Ahead of the NSW election, on Saturday 25 March, parties are pitching their policies on housing affordability.
Here’s a summary of some key measures on offer from major and minor parties.
To counter inflation, the Australian Reserve Bank has increased the cash rate ten consecutive times, which has made most mortgages more expensive.
There’s also a renting crisis, with rents currently rising at the fastest level in over a decade.
Recent data from PropTrack found that about one in 10 properties are currently advertised for under $400 per week in Sydney, compared to about one in five the year prior.
Last year, the NSW Coalition Government passed a law to support people buying their first home. The legislation allows first home buyers to choose between paying an annual property tax, or the one-off stamp duty payment.
During the election campaign, the Government has made new commitments to support renters. This includes extending end of fixed-term lease notice periods from 30 to 45 days, and banning ‘no grounds’ evictions.
Labor has said they would scrap the Government’s recently-passed stamp duty reforms.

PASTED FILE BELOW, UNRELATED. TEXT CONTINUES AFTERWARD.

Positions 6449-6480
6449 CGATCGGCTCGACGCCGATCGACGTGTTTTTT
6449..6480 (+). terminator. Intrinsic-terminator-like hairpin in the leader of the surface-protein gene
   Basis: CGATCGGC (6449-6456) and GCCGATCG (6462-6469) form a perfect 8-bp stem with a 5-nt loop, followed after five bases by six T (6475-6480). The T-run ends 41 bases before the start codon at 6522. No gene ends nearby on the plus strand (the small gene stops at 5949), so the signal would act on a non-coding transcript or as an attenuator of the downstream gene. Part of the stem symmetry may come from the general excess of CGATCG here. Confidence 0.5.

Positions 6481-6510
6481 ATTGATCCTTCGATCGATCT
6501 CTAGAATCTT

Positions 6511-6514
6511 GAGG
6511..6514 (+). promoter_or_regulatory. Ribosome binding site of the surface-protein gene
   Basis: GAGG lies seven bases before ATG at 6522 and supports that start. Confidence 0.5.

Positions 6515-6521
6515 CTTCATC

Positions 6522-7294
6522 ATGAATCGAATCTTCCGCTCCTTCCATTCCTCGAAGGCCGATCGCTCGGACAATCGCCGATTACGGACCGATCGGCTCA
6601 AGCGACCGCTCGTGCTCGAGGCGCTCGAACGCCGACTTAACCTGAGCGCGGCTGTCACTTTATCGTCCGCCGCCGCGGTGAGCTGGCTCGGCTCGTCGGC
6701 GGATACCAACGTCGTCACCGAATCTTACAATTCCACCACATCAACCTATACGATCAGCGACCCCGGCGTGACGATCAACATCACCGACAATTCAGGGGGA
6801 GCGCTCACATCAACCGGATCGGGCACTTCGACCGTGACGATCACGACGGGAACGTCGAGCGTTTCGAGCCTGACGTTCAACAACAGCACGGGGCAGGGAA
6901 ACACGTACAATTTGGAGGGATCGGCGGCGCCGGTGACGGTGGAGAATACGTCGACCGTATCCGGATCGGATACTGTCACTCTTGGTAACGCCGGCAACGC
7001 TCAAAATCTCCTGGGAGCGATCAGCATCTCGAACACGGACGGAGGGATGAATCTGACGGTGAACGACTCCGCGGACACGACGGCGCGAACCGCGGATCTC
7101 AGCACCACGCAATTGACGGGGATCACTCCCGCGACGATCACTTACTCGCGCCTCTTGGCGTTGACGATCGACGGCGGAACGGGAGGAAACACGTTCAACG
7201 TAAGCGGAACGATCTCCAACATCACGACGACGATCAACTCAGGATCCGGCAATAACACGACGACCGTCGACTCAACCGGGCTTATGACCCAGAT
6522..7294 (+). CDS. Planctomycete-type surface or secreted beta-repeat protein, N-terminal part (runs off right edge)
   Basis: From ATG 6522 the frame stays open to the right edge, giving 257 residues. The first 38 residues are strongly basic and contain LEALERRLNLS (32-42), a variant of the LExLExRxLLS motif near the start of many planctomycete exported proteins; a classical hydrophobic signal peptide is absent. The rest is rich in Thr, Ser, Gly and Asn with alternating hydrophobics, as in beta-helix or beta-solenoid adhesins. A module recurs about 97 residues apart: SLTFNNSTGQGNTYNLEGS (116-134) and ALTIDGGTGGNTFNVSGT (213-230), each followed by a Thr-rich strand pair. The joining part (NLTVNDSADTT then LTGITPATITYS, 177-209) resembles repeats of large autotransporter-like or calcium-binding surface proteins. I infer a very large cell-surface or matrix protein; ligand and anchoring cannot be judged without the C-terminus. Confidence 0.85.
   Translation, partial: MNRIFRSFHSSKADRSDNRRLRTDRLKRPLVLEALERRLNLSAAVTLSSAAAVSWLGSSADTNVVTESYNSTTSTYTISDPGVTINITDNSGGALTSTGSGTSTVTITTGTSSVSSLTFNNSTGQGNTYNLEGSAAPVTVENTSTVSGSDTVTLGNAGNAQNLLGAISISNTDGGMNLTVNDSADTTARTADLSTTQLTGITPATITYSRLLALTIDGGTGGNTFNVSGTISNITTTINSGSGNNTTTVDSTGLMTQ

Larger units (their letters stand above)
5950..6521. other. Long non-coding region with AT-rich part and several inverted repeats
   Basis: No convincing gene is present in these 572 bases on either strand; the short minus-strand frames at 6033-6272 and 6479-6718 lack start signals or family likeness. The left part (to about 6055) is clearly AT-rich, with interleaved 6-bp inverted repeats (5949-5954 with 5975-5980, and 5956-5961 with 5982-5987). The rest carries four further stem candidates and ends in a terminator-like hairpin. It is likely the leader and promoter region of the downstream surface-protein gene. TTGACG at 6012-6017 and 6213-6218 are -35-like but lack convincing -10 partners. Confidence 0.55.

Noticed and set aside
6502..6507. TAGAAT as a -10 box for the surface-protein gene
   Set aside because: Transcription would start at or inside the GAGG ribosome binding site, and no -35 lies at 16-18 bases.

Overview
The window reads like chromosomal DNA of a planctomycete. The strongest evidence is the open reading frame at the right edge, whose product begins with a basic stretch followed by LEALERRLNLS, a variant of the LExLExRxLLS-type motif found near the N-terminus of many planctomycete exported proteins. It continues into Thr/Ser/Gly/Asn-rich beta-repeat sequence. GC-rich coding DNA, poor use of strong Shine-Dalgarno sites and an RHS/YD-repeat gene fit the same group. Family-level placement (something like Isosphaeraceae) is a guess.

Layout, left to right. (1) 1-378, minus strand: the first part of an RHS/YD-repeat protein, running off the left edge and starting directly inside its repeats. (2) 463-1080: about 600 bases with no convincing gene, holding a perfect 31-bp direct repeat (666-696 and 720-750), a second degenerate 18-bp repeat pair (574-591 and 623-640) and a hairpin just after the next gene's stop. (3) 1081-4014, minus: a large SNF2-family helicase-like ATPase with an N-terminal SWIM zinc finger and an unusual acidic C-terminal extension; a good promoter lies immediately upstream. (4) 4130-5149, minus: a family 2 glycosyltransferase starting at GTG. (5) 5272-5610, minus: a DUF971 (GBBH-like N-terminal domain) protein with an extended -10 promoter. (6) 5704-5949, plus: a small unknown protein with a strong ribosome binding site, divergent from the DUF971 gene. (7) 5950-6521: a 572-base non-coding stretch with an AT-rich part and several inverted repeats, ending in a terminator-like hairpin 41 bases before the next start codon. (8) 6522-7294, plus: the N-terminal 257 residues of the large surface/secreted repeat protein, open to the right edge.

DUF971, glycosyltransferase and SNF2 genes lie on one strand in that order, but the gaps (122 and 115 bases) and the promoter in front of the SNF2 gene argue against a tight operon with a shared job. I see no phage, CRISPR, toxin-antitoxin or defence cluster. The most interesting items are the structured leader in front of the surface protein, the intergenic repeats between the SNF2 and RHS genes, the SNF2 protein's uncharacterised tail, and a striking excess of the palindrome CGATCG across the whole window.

Instead, they plan to abolish stamp duty for properties up to $800,000 for first home buyers, and offer a discounted rate for those up to $1 million. They estimate their policy would apply to 95% of all first home buyers.
Labor also proposes establishing an official rental commissioner to support renting rights in NSW, including by drafting legislation to elevate fairness and affordability in the market. They’ve also promised measures to support renters around fair reasons for eviction.
The Greens have proposed a suite of measures generally targeted at supporting renters and enforcing stronger restrictions on landlords.
This includes implementing a rent freeze for tenants, and adding waterproofing and heating as a minimum standard for rental accommodation.